Beyond looking at individual securities, the other interesting component of this analysis is what it implies for investors in the market as a whole – and this also relates directly to the price paid. While I talk about Minsky’s analysis in the context of individual investments above, he was really talking about systemic risk levels, and the development of financial instability, which is obviously relevant to the markets.

Taking a look at the market as a whole from a Minsky perspective, we can therefore start to consider whether putting money into an asset class is investing or speculation. Given the Graham definition, and the Minsky hedge finance criterion, you would be hard put to justify “investing” in any market where earnings are insufficient to pay for both debt and equity costs, given reasonable growth assumptions.

The key to that sentence, of course, is what is reasonable. I write this not to argue numbers, but simply to state that at some valuation for the market as a whole, the underlying cash flows will not support the price paid, and equity investment moves from a hedge state to a speculative state – or even to a Ponzi state. At some point, placing money in any market becomes speculation, not investment. Think back to the 2000 era Nasdaq.

The historical record also supports this conclusion. Research by many analysts, notably Ed Easterling and Crestmont Research, as well as my own work, shows that at higher valuations in equity markets, going forward returns are lower – in many cases, below what a typical investor, ex ante, would require for an equity investment. While it is difficult to prove that any investment is speculation based on estimated future returns, it surely is indicative that hope is overcoming analysis when history says going forward returns rarely or never meet the target levels from the starting point. Some would say we are at that point now, based on Graham Dodd P/E ratios, while others would argue current P/Es are reasonable. No way to determine which is right, but again at some valuation level equity investment as a whole becomes speculation.

The question of investment versus speculation is typically asked with respect to an individual security, and the answer has value in that context. What is not typically asked, but should be, is how the question applies to markets as a whole. As a way of quantitatively framing the question, based on cash flows generated by expectations and assumptions, the Minsky criteria provide a very clear way to determine exactly what you have. If it pays for itself, it is an investment, if not you have a decision to make about how “safe” you think the assumptions are.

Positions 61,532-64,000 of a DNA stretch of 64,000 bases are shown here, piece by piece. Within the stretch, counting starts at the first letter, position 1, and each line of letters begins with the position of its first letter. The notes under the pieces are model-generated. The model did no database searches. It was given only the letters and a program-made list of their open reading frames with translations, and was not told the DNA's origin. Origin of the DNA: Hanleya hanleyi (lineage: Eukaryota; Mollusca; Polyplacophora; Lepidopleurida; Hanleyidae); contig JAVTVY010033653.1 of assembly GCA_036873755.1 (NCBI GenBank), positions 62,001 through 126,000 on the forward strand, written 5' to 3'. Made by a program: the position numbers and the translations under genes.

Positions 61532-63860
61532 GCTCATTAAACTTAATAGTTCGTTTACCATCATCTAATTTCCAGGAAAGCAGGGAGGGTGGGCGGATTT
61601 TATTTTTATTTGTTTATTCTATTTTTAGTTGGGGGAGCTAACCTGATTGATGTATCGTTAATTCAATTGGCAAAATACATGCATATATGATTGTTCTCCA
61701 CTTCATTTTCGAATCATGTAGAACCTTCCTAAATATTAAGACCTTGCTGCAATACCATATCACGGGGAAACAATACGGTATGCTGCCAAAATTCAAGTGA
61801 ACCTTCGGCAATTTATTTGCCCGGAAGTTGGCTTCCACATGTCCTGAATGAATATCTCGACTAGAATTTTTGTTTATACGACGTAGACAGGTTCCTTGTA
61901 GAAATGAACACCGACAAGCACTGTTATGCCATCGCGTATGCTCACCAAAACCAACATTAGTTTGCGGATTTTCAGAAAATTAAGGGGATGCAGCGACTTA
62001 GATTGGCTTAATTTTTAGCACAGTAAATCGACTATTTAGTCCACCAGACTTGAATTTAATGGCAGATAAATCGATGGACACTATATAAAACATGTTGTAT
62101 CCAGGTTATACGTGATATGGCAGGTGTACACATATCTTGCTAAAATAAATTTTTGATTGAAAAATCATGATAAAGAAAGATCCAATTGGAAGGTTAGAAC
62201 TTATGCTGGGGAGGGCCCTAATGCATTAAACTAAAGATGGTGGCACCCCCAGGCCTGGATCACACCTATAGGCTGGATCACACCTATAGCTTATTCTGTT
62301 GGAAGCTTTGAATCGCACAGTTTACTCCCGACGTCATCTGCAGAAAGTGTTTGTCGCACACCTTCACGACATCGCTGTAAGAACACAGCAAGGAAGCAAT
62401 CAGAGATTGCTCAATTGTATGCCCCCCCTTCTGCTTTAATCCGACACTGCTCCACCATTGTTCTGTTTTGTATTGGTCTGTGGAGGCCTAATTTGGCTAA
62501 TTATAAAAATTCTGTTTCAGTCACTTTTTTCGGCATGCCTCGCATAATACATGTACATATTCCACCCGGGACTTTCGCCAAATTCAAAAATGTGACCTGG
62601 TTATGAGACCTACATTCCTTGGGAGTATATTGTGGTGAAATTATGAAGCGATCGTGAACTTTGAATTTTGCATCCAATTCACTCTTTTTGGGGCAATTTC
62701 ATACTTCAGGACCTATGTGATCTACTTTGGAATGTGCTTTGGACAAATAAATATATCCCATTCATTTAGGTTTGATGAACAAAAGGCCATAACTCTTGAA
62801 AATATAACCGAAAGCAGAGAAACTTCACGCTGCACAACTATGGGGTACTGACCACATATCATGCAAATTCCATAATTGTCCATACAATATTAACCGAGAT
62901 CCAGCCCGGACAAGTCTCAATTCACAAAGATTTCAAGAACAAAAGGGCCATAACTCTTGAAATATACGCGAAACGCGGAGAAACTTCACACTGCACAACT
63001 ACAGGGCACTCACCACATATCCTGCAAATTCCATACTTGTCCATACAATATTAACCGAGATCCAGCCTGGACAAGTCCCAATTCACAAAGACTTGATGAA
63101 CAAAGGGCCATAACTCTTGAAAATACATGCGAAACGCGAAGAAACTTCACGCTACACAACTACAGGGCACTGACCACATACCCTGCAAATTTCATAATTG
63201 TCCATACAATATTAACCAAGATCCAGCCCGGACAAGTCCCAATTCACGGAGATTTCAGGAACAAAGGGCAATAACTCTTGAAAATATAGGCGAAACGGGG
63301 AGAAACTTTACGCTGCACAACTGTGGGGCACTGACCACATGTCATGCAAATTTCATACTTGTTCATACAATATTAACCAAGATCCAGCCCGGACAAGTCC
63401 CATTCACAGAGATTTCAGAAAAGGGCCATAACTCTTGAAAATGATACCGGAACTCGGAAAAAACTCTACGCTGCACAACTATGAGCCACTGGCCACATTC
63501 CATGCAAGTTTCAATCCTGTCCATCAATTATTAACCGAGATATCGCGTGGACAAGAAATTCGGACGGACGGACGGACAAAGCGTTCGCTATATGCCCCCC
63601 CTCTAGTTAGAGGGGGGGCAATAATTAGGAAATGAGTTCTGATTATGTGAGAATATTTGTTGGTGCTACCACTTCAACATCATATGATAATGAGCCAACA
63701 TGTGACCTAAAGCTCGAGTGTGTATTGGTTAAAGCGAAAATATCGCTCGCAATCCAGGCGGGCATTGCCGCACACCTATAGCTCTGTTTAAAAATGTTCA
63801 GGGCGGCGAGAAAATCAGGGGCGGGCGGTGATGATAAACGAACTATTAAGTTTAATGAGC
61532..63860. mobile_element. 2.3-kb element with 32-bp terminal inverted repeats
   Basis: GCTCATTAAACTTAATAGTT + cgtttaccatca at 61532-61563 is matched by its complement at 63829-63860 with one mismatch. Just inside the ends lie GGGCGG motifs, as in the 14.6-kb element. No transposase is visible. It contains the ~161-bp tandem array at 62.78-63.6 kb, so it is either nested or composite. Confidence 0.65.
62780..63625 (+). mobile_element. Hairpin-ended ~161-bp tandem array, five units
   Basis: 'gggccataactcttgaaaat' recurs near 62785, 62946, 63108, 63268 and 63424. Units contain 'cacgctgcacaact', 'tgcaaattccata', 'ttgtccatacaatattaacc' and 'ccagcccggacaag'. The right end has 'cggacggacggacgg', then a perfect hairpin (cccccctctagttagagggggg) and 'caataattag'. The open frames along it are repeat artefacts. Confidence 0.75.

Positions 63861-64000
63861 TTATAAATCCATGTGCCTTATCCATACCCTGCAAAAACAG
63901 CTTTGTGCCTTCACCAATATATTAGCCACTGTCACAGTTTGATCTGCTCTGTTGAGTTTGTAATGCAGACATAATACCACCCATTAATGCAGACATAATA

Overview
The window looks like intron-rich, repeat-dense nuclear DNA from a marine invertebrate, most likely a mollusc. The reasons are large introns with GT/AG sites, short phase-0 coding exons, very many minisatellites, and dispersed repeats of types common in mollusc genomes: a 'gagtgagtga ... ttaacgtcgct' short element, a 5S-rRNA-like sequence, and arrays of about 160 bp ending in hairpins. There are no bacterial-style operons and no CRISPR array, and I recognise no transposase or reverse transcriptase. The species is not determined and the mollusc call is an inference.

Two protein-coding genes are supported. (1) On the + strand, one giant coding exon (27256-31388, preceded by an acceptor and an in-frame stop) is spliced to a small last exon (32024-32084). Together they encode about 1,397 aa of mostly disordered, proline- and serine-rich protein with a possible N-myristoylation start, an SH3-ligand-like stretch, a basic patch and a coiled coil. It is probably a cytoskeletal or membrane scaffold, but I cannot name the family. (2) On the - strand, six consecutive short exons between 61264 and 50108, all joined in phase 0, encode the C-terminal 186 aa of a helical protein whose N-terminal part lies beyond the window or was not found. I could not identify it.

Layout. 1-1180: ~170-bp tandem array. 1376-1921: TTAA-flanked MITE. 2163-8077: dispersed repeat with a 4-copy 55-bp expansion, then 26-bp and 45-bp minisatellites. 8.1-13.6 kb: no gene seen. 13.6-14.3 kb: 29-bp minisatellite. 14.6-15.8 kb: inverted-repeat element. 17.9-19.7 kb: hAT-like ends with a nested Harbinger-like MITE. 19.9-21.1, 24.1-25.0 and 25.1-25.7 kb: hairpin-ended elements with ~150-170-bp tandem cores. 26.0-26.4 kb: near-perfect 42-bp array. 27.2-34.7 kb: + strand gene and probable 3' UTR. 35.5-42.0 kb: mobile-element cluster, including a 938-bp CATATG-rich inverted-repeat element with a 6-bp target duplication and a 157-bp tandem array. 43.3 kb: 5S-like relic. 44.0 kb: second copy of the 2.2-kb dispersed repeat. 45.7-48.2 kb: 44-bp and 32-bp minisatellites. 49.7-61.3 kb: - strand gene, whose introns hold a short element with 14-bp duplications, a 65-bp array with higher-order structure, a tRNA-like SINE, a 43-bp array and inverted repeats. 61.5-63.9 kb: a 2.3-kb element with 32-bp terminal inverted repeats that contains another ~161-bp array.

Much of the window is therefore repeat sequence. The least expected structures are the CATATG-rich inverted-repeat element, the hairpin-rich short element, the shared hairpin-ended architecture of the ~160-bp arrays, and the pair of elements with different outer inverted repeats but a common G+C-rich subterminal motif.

The Minsky criteria can therefore act as a base for asset allocation models as well. By looking at the implied growth rates for a market based on current pricing and a target return rate, and comparing them to historical growth rates, we can see just how much of an “investment” an asset class is, and just how much “speculation” is already included in the price.

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2 comments on “Investment vs. Speculation: Using the Minsky Criteria

  1. Pingback: Don’t build your own prison and call it a home | Krauser's PUA Adventure
  2. Joel Sitty said:

    Sir, I appreciate what you try to define, and agree with your use of the Minsky framework. However, your distincition of the difference between speculating and investing is skewed, because you are looking at it only from the perspective of the purchase of a financial asset. The dividing line between the two terms is the difference between the real economy and the financial economy.

    ‘Investing’ is the purchase of real productive assets. The owner of a rental building is an investor. The owner of a lawn mowing service is an investor. The lender of credit or the lender of new equity to a firm is an investor. These groups are purchasing (or enabling the purchase) of productive assets that provide services to customers and returns to owners.

    On the other hand, those who purhase financial assets on the secondary market are only speculating on the future cash flows or capital appreciation, and are not providing the firm with investment funds or management guidance. They are only making a bet on the future, which is speculating on a future outcome. They are only guessing in ways that pay off if they are luckier or a bit smarter than all the others who are guessing on the future price of those financial assets.

    Thanks, Joel